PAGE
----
Suede Problems? DIY Hacks to the Rescue!

“If you take suede leather and put it on a piece of steel and put moisture on it, it actually sticks” Nik Wallenda.

Suede is a type of leather that has underground stress, tear and distress to enable it achieve its classic-felt like look. It’s for these reasons that suede is less water repellant than leather.

Because Suede requires much more level of attention than leather shoe, we have highlighted a few tricks to help you handle suede problems;

  • Wet Suede

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Remove the shoe and dry in open air slowly. Do not put the shoes in sunlight or next to a heater as this can cause the suede to warp or crack. Do not try to remove any stains while the shoe is wet too. This can strip the shoes of its soft texture.

  • Muddy or Dirty Suede

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To remove dirt or mud, use either of these brushes; a suede brush, a gentle nylon brush, a nail brush or a toothbrush.

Brush away any mud or dirt by gently working with the nap (i.e. the direction of the suede hairs). Remember not to scrub or wipe suede shoes when wet.

  • Old and Dried Up Suede

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To revive an old or dried up suede shoe, massage the fibers back into place using a suede brush. Start of by working in small circles; by massaging each area until the fiber of the shoe is soft and glowing.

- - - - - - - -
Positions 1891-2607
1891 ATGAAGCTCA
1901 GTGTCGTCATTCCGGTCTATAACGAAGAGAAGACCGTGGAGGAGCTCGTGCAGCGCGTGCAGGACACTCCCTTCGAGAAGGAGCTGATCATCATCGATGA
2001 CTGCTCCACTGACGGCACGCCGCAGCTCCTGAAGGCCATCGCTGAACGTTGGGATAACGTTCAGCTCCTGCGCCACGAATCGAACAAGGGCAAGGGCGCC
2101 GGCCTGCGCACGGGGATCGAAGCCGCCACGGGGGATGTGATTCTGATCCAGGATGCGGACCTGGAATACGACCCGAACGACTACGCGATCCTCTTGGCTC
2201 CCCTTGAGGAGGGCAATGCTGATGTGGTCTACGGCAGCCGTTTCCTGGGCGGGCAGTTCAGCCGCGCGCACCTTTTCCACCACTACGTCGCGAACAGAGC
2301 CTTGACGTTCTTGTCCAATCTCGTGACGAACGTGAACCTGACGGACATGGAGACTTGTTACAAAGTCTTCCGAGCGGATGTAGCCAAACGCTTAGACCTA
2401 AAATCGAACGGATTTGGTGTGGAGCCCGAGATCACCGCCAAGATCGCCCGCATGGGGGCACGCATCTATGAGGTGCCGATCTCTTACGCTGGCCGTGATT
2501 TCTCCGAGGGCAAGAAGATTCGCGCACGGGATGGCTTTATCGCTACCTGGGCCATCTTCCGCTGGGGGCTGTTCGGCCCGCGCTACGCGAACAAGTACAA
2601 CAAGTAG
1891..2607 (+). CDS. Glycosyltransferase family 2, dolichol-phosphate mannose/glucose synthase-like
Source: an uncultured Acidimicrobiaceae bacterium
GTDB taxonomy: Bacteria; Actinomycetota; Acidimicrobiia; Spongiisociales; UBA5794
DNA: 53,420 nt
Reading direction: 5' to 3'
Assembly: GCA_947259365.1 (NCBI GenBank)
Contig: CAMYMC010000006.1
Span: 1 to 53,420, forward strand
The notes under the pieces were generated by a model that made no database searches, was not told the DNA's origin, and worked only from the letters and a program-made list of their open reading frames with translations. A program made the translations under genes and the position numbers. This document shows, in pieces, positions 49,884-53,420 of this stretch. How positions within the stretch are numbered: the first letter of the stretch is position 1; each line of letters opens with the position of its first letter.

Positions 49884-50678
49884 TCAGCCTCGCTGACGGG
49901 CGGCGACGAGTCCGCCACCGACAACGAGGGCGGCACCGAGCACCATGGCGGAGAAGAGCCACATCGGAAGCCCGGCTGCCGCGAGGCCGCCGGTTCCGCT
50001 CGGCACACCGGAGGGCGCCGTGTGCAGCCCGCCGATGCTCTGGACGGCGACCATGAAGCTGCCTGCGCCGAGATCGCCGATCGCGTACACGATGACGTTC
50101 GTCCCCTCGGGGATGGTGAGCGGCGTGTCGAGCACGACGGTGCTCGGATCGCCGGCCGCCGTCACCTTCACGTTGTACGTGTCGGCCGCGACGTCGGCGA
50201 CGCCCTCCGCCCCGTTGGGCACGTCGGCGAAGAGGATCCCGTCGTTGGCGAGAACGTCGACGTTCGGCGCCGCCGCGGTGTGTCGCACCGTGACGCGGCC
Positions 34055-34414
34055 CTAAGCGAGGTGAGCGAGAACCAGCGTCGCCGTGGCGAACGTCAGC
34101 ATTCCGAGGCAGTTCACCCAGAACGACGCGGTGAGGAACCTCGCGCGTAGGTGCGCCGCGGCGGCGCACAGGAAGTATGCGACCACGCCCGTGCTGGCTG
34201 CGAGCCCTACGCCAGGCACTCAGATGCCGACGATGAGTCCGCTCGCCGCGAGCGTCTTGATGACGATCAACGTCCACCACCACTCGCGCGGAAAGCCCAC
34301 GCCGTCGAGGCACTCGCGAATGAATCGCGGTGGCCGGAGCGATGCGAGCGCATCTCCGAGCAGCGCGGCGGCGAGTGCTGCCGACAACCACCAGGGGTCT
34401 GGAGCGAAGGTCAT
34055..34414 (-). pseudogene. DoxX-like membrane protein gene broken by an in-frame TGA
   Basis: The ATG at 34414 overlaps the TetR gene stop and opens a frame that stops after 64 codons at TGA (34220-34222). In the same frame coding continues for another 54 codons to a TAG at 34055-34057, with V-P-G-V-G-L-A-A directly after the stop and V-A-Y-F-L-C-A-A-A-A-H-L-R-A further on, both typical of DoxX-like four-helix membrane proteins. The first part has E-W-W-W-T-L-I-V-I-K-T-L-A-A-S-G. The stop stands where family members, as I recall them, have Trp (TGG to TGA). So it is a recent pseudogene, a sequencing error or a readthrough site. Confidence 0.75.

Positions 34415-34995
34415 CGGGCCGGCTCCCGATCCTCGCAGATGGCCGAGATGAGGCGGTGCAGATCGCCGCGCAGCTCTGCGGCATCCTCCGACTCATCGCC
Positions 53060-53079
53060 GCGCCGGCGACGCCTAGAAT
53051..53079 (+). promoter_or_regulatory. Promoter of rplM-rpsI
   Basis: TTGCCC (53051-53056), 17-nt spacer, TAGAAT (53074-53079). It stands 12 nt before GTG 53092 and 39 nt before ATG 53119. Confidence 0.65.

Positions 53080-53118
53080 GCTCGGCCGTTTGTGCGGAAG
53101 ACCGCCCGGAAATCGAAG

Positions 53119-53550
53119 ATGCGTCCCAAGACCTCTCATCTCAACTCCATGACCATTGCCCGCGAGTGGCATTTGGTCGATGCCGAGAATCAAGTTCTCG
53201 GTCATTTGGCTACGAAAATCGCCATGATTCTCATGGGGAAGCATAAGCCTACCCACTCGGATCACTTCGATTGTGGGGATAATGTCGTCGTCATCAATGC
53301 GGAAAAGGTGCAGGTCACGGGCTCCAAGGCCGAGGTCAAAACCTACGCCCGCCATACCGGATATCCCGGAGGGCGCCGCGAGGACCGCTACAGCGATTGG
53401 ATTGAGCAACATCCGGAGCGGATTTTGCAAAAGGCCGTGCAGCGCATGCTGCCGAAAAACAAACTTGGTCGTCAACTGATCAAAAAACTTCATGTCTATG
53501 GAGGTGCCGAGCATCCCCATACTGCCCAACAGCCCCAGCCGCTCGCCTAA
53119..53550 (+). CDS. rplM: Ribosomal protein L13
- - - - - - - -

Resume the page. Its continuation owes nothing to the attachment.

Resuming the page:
• Oil Stained Suede

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For oil stained suede shoes, apply talcum or cornstarch powder. Dust the stained area with cornstarch or talcum powder and allow the shoe to sit overnight.

Afterward, using a dry brush gently wipe away the talcum powder or cornstarch. A little bit of moisture would be needed to remove all the powder. To conclude, make use of a suede brush to return the nap to its normal direction.

  • Ink Stained Suede

You remove ink stains with cotton balls and 91% alcohol. Simply blot away the ink by rubbing alcohol to the affected area and allow to dry. A suede shoe eraser can then be used to remove any leftover stains once dry.

  • Watermarked or Stained Suede

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If your suede shoe is stained with watermarks, water-based stains (juices, drinks, etc) or salt stains, use a suede eraser.

In the absence of a suede eraser, a sturdy pencil eraser can suffice. When removing stains, scrub gently in a circular motion.

A nylon, suede or lint brush can be used to gently comb the fabric back into place.

  • Salt Stained Suede

This hack is great for shoes stained with salt. In the absence of a suede shoe eraser, an equal mixture of white vinegar and warm water would suffice.

Remember the rule; to gently wipe away the stains with the mixture. This can be done either with a sponge or a toothbrush. This hack can be used to clean suede shoes stained with chocolate or wine. It is not to be used for mud or oil stains.

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